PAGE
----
Don’t go it alone.
Technically, sure, you can do it. But don’t. It’s not worth the pain, frustration, stress, and anxiety.
If you’ve got a desire to produce an educational event for a community, there are a lot of details to pull together to be successful and managing those tasks requires a lot of time and energy. So, before you dig into that task list, build your team.
Building a team not only distributes the workload, but has the potential to bring diversity of thoughts, perspectives, and ideas – all contributors to more successful outcomes.
Our event – M365TC
I’ve been a part of local events for years. The one I’m most involved with is M365 Twin Cities, formerly a SharePoint Saturday event. For a bit of context, before COVID we were running two events a year with 300-500 attendees. Details about our most recent event: M365 Twin Cities Winter 2023 by the Numbers – Wes Preston (idubbs.com).
Our current organizing team has six members, though we’ve had as many as eight people involved. There are countless ways to spread out responsibilities. You’ll likely find that assignments can align with team members’ skills, though roles may also evolve over time. Each person brings their own skills, experience, and strengths. Leverage what you can, grow the skills you don’t have, and lean on other folks in your community or the broader community when you can or need to (see info below about MGCI).
The following is an example of how an event team could delegate tasks and roles. It’s just an example of how our team does it, not necessarily a model for everyone.
- We have a person that manages sponsorships – They determine sponsor levels, assemble documentation and materials, communicate with sponsors running up to the event, connect with sponsors the day of the event, and following up with them after the event.
- We have a person that manages speakers – They organize the call for speakers, coordinate and moderate the speaker selection process (a group of as many of our organizing group as we can get together), manage communication with speakers, coordinate speaker gifts, post session details and assemble the agenda, pull together and distribute speaker and session feedback, and more.
- We have a person that coordinates food for the event, pulls together a speaker dinner, and orders all of our swag.
Preparing the food requires talking with potential vendors, pricing out options, coordinating delivery, and more all to keep our attendees fed. The speaker dinner requires coordinating the location, menu, invites and RSVPs.
Event swag varies event to event but involves selecting items, managing timelines, and more.
Note: Sounds like a lot of for one person, and it is. These could easily be delegated to three separate folks, but we’ve been lucky to have this person around for years and she’s got it all figured out.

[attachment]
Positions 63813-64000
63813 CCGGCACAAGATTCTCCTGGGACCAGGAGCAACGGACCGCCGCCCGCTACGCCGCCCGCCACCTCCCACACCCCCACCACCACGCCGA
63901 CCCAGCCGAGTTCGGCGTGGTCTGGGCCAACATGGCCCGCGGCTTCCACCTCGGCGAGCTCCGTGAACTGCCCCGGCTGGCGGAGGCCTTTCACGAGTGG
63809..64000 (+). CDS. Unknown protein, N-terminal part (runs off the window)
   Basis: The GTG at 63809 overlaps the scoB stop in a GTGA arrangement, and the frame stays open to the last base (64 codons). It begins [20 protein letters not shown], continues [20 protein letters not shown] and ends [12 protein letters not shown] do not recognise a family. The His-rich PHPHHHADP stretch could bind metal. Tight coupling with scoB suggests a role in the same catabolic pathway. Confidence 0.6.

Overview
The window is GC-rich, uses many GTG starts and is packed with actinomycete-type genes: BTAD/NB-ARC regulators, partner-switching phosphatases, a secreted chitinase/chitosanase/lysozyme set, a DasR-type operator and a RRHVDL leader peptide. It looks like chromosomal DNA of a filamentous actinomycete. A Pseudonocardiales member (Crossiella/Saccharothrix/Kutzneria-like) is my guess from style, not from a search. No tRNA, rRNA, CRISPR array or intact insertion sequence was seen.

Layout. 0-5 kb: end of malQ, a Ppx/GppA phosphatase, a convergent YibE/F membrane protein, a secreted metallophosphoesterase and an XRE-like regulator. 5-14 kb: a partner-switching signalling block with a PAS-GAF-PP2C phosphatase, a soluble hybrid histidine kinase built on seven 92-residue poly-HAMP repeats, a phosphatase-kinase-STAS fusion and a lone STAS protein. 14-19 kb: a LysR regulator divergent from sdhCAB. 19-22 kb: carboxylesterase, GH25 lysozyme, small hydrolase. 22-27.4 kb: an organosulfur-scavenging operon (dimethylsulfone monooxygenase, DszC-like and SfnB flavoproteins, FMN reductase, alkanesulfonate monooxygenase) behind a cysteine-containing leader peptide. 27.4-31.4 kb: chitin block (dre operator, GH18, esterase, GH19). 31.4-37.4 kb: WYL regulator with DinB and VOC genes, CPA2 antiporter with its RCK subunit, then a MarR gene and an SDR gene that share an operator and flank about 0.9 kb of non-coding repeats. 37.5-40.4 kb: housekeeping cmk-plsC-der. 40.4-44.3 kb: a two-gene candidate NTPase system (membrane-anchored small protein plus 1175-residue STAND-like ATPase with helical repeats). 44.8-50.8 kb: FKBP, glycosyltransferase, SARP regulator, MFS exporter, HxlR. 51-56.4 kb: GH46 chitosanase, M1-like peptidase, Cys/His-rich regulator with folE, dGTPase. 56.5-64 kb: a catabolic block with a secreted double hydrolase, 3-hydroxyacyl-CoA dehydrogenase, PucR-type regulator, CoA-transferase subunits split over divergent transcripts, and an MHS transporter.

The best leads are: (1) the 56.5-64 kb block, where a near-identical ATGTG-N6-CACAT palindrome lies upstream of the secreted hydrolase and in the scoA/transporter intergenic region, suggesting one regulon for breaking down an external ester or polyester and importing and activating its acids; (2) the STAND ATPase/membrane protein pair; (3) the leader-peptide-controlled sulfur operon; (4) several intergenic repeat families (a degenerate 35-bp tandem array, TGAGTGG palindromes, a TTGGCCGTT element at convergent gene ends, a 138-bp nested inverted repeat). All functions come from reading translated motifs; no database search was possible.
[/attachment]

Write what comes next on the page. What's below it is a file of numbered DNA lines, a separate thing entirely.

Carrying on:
- We have a person that does all the money and legal stuff. It’s a short description, but pretty specific and requires its own experience.
- We have someone that coordinates our venue – Finding the venue when we need to move, communicates with the venue host, handles contracts, maps and materials for the event and signage for attendees to get around, and more. Details here include what rooms, resources, and staff are needed and available for the event. They typically coordinate set up and tear down, putting up a giant session “wall” (agenda for the day by room), communications for the team during the event, and AV for keynotes, opening, and closing sessions.
- We have a volunteer coordinator that figures out what we’ll need help with, comes up with a plan, and organizes a call for volunteers prior to the event. During the event she wrangles all the volunteers, sets up and staffs the check in desk for attendees.
Don’t let the number of words or the length of the descriptions above fool you either. This doesn’t capture everything we end up doing. We all have our hands full. Our team is pretty flexible, so there are often responsibilities that jump from one person to another as time and availability dictate. There are all sorts of variations out there on how to run an event, where to invest your time, and more. This is just one example.
The main point is, there’s a lot of work to do and having a team in place helps spread the work around without (hopefully) overwhelming any one person. You have to divide to conquer. Build a great team.
In the Microsoft space, the Microsoft Global Community Initiative is working to make organizing Microsoft community events easier by providing tools and resources for leaders to put on successful events. Keep an eye on MGCI as this effort matures, grows, and more resources become available to help you be successful.
Note: I was recently named a Regional Leader for MGCI. What does that mean? Stay tuned… 🙂